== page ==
Monday, April 2, 2018

Our Interfaith Family: How we respect both sides

Hey Y'all! Happy Passover AND Happy Easter!

This past weekend it was one of those rare times where both faiths were celebrating major holidays in the same weekend. It can be a  logistical nightmare, and it can be confusing for the kiddos. So I thought I would tell all of you how we manage it in our house, just in case you have a similar situation.

It can be difficult in any relationship when your backgrounds or cultures are different--much less when you throw in different religious backgrounds as well. My husband and I walk a very cautious line around the holiday seasons of trying to honor both families, backgrounds, and cultures. It has been a learning process over our last 6 years together.

My husband's family is originally from New York, and they are Jewish. My family has been in the South since the late 1700's and we are Baptist. For the most part, I feel that we do a good job of trying to incorporate both families and their religious beliefs to the best of our abilities. BUT I will admit that our daughter, does seem to have some confusion when it comes to the two different religions. At four years old--she doesn't see the separation. She just thinks that it is all a part of one religion. I am not so sure that this is a bad thing, either. I assume at one point that she will pick it apart and realize that there are two very different, yet equally wonderful set of traditions that she is lucky enough to be a part of.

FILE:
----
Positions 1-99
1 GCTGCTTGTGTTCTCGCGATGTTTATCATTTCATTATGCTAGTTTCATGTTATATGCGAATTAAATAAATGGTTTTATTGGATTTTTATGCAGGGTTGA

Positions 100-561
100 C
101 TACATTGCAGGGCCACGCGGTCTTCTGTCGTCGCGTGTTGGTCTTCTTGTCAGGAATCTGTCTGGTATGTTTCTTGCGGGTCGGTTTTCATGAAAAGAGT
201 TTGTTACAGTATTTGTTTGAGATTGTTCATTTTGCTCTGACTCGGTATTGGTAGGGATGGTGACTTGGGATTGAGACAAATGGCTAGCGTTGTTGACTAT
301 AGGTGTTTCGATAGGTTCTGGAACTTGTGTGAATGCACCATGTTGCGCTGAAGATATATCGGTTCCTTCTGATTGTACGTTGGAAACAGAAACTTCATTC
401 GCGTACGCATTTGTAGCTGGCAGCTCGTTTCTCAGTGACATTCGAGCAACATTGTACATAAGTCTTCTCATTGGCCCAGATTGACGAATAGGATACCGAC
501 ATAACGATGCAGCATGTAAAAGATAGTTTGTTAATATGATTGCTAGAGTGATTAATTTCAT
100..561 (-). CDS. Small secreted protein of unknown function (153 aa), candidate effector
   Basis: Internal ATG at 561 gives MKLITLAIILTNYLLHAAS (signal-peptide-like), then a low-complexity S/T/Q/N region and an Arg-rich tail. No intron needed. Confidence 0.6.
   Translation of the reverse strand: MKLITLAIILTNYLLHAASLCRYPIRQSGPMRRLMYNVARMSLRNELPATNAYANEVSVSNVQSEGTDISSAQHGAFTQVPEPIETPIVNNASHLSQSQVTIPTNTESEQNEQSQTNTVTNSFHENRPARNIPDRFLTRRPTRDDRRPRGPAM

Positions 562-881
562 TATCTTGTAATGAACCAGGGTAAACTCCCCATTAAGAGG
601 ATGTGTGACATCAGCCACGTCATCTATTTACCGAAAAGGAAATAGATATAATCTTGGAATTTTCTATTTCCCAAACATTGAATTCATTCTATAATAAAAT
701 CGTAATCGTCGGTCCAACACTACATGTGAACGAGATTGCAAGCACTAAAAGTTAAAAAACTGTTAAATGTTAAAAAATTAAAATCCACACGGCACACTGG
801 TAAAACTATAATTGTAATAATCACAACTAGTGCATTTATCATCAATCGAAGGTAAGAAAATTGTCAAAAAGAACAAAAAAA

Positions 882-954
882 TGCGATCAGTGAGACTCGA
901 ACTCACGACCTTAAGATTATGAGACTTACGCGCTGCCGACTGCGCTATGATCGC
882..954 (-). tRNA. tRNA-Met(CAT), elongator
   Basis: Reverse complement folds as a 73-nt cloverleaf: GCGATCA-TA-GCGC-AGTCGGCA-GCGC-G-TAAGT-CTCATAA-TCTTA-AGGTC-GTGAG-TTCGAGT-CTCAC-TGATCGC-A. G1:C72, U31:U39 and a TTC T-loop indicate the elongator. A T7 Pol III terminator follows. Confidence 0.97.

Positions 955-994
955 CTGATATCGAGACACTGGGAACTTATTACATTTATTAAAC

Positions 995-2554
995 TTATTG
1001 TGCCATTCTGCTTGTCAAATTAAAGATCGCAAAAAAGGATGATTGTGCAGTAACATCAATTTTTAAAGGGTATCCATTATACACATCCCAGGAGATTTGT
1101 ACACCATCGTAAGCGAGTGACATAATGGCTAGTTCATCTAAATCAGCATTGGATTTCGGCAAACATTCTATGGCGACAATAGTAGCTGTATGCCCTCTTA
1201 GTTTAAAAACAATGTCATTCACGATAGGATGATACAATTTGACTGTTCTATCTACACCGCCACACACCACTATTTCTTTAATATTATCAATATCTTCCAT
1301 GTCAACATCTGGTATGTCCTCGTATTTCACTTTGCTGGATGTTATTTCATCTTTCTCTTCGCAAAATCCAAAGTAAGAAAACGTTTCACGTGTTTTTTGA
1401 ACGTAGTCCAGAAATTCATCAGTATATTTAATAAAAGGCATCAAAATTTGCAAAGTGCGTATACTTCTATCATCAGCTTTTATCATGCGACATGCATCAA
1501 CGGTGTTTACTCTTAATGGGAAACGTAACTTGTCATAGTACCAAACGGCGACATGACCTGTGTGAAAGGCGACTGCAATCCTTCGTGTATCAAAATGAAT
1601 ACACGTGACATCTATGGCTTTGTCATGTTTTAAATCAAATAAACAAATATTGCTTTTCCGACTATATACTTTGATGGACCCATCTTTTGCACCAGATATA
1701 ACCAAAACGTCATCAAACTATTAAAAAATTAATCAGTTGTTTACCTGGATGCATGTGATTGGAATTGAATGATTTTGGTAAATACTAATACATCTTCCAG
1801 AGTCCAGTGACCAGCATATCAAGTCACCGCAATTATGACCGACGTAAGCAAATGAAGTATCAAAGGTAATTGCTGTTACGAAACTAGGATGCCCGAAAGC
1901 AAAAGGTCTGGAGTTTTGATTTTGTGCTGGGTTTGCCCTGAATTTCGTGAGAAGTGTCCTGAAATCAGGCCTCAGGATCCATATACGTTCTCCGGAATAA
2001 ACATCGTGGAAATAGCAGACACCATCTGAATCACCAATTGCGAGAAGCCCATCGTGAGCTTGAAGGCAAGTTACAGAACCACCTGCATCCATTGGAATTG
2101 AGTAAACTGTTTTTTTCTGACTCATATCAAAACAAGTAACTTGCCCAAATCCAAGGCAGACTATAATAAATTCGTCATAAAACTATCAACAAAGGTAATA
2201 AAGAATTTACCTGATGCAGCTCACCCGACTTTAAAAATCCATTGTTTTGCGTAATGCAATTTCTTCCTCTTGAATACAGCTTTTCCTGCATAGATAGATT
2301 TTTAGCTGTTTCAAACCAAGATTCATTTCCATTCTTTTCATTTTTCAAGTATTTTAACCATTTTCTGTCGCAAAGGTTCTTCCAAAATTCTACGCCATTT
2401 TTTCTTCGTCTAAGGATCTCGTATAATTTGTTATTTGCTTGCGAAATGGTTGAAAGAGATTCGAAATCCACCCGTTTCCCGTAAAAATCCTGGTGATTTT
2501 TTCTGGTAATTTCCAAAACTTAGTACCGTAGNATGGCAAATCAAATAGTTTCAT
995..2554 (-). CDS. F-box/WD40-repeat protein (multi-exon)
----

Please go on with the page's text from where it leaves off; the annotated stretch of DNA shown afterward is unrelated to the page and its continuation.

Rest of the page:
When my husband and I were planning our wedding--this was the first time that I remember feeling that the differences between or two families were a bit overwhelming. When we first starting dating, the differences seemed really small, and nothing to worry about for the future. However, when I realized that having a minister preside over our wedding ceremony would be offensive to my husband's family--it was a bit hard to wrap my head around. While I understood it--it didn't match with the picture of my wedding that I had in my head from when I was a little girl.